> "non-statistical" system with baited breath...
>
> - Andrew
>


Well, I am perfectly happy with the KGS system, and as far as I see, the
only case where this fearsome 'fuzzy maths' of probabilities (I am a
mathematician myself) could cause much controversy is if someone has not
played a reasonable number of games against both poorer and better players.
And in that case I would say it's the players fault, not the system's.

Anyway, just for the sake of discussion I suggest a simple system with no
explicit reference to probabilities:

---
Players rank Z is the highest value Z such that the player has won more even
games than lost against players of rank Z or higher.
---

This needs of course some additional details:

1. Handicap games are converted to even games by modifying the opponents
perceived rank according by the handicap.

2. The opponent ranks used in calculation are the ones that prevailed when
the game in question was started, so that simultaneous adjustment of both
ranks don't complicate things.

3. One needs some way to make the system more responsive to player
development. One could e.g. use only 30 last games or games within last 2
weeks, whichever is a bigger set of games. Or there could be a more
sophisticated weighting system based on how old a result. This part is not
very easy to solve well, but the same problem is there with any system.


Maybe someone with more experience or theoretical understanding could tell
why more complicated systems are needed. I am not saying there couldn't be
major problems that I don't see. Maybe related to the stability of the
system or something else ...

juhop, KGS 23 kyu

JKP

unread,
Apr 6, 2003, 9:39:21 AM4/6/03
to
> Anyway, just for the sake of discussion I suggest a simple system with no
> explicit reference to probabilities:
>
> ---
> Players rank Z is the highest value Z such that the player has won more
even
> games than lost against players of rank Z or higher.
> ---
>

...


> Maybe someone with more experience or theoretical understanding could tell
> why more complicated systems are needed. I am not saying there couldn't be
> major problems that I don't see. Maybe related to the stability of the
> system or something else ...

I'll answer my question myself. I think that this system would be OK, if the
only purpose is to establish a conservative rank for a single player, given
an existing population of players who already have correct ranks. But it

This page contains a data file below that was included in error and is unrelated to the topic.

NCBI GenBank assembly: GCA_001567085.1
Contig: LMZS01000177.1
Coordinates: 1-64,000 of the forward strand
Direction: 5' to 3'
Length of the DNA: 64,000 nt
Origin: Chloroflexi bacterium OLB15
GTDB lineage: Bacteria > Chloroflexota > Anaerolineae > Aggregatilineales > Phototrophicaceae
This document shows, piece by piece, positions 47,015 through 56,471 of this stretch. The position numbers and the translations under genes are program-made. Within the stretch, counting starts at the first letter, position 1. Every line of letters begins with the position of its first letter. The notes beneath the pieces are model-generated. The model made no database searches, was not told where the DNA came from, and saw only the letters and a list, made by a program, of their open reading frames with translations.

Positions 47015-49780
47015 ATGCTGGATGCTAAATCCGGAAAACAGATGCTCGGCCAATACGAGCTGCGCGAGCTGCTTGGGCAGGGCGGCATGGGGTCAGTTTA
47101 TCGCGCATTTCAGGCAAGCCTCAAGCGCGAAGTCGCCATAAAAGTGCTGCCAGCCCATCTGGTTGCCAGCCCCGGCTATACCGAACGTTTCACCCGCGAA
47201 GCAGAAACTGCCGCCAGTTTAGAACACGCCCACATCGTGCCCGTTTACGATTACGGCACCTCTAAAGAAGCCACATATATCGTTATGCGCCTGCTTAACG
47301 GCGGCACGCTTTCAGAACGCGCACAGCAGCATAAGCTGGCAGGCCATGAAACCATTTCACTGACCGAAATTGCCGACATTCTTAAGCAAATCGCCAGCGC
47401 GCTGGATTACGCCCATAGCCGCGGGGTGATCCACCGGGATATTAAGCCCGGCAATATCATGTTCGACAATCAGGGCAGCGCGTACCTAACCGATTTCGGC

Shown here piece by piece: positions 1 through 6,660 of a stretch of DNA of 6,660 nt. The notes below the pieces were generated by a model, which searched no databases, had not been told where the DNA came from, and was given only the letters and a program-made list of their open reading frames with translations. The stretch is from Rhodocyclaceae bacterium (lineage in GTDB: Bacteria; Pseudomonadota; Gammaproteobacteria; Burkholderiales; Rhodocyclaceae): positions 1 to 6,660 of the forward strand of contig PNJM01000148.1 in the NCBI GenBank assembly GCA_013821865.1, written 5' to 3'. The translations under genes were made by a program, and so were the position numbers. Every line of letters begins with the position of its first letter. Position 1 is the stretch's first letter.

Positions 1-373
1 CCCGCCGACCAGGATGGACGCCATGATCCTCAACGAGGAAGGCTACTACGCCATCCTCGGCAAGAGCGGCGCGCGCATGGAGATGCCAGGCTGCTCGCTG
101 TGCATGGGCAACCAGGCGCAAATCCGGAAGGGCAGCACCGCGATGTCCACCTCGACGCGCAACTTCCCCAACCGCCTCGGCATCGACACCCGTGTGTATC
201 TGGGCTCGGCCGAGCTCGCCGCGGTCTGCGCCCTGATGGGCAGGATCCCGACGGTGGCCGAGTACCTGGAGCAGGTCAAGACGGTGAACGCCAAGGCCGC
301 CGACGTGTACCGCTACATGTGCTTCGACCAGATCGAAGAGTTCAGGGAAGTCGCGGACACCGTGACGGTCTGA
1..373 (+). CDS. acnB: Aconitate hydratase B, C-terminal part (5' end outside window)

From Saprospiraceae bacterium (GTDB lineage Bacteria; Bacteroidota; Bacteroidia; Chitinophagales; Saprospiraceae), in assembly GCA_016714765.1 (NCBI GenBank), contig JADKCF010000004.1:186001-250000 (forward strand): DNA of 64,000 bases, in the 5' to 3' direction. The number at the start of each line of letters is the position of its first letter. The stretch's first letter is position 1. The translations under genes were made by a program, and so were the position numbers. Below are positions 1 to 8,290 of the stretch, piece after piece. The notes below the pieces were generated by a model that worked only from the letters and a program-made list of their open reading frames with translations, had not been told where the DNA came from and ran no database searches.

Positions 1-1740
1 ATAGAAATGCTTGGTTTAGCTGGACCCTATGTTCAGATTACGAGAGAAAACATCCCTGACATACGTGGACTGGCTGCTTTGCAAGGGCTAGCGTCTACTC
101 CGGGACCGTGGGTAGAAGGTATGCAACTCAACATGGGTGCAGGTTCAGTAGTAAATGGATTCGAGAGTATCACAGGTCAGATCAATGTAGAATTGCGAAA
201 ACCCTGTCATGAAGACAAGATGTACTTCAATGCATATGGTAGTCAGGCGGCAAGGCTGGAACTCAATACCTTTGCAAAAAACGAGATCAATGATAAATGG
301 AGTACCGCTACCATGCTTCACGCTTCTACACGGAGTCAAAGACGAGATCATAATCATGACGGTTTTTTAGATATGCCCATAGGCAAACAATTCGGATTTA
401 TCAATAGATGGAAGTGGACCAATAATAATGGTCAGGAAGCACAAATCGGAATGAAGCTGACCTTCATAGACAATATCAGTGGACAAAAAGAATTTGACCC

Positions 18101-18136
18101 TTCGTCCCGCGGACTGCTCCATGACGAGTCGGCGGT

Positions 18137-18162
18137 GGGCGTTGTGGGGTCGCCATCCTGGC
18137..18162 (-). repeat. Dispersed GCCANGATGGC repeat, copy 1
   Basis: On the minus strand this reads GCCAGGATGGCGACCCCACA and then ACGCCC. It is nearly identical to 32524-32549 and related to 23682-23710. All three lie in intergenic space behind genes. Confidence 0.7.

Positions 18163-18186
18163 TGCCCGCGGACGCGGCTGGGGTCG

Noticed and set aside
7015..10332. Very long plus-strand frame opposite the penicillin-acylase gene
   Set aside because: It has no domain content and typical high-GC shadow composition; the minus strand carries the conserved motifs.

would not work in the dynamic situation where there's a pool of players with
constantly changing rankings.

I'll try find a simple example. Say, there are two players in the system
already, with ranks 10k and 20k. Now add a player who constantly wins the
20k player but and constantly loses to the 10k player. My system would give
the new player a rank of 20 k, while he could actually be a 13k, say. This
is conservative, but basically would be fair so far, I would say. However,
if we now start adding players, they will also become under-ranked, when
judged against the first under-ranked new player. So there will probably be
a constant deflation of the ranks when new players arrive. Therefore the
system must not be conservative, but it should give an unbiased rank
estimate given the games played so far.

Well, someone suggested that let's give the player a ranking of 15 k. But
what about if he wins 95% of the games against the 20k player and loses 70%
of games against the 10k player. It is again obvious that 15k would be
probably too conservative. What to do then? To give a reasonable ranking,
one needs to use some kind of probabilistic reasoning and elaborated
statistical models. And the system needs to be usable when there are not 3
but 3000 players. It seems there's just no way to avoid building some
statistical models that everyone will never understand in detail.

Well, I am sure this is all perfectly obvious to someone that has thought
about this all before, but maybe my dialogue with myself will help someone
who has not ... :)

Cheers,

juhop


kogo

unread,
Apr 6, 2003, 2:04:41 PM4/6/03
to
Well, it seems there is some interest in this topic. It would take too long
to explain all facets of the problem, but here are some major issues and
hints.

The standard probability statistical analysis on which everyone seems so
keen is suitable for ranking players, but inappropriate for rating players
ongoing in a go server environment. A rank is an ordinal, whereas a rating
is a statement of a player’s skill level. The basic problem is that a
probabilistic ranking system is that is only a ranking system, not a skill
rating system.

The root problem with the probabilistic ranking system is its bounded
nature: there is no good way to promote players at the top rating. The
effect is to keep players at their same rank: suppression of promotion.

Araldo van de Kraats hints at another part of the problem with using
probabilistic ranking systems as an ongoing rating system:

“Since you are 8k, if you play another 8k (like me) in an even game,

About 50% - 54% - 60% instead of 50% - 83% - 97%.”

An 8k playing a 9k should be an even match (50%) at proper handicap (no
komi). That’s what the handicap system in go is for. Likewise 8k playing 10k
with a two-stone handicap. There’s something seriously wrong, purely from a
statistical viewpoint, with numbers that show stronger players consistently
beating weaker players when the right handicap is applied: the handicap is
supposed to account for difference in player strength. What’s wrong, in the
large, is suppression of promotion.

There’s an even bigger issue with suppression of promotion.

Analogy - Question: what’s wrong with a computer interface comprising 2 or 3
letter text commands? It’s what computer interfaces were for decades.